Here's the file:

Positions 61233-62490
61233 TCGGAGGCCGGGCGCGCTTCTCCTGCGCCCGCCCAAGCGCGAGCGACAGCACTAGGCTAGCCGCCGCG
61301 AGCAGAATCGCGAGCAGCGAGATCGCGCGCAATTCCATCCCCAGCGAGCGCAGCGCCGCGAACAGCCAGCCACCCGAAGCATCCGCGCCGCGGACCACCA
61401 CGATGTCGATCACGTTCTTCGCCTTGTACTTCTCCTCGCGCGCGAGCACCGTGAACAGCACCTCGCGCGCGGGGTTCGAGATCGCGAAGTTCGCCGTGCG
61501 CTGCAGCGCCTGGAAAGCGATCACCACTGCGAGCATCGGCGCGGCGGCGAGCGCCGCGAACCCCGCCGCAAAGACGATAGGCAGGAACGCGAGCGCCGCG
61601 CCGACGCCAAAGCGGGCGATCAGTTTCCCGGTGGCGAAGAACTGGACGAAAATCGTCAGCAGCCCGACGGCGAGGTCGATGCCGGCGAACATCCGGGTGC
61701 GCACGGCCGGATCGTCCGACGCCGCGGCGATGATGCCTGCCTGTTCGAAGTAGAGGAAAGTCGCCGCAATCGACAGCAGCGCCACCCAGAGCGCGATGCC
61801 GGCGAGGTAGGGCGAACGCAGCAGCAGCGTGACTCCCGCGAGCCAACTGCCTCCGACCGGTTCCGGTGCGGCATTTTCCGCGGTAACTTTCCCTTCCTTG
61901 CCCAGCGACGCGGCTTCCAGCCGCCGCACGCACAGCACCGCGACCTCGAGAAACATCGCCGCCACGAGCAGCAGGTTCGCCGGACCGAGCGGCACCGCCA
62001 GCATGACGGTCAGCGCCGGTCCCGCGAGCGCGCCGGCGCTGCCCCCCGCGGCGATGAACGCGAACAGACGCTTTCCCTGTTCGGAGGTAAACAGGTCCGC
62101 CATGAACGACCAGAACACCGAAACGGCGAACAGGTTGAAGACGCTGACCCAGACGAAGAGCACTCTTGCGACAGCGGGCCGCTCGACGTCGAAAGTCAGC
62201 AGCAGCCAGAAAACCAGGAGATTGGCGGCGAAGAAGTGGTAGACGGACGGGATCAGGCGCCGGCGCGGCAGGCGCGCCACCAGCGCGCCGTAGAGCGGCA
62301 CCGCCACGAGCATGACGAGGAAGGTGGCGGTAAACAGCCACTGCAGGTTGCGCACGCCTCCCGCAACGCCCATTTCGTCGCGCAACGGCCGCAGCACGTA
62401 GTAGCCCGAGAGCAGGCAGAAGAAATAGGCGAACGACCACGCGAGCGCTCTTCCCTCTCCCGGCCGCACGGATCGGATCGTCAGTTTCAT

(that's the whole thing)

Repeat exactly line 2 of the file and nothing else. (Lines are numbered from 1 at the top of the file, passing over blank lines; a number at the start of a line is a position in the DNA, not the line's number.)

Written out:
61233 TCGGAGGCCGGGCGCGCTTCTCCTGCGCCCGCCCAAGCGCGAGCGACAGCACTAGGCTAGCCGCCGCG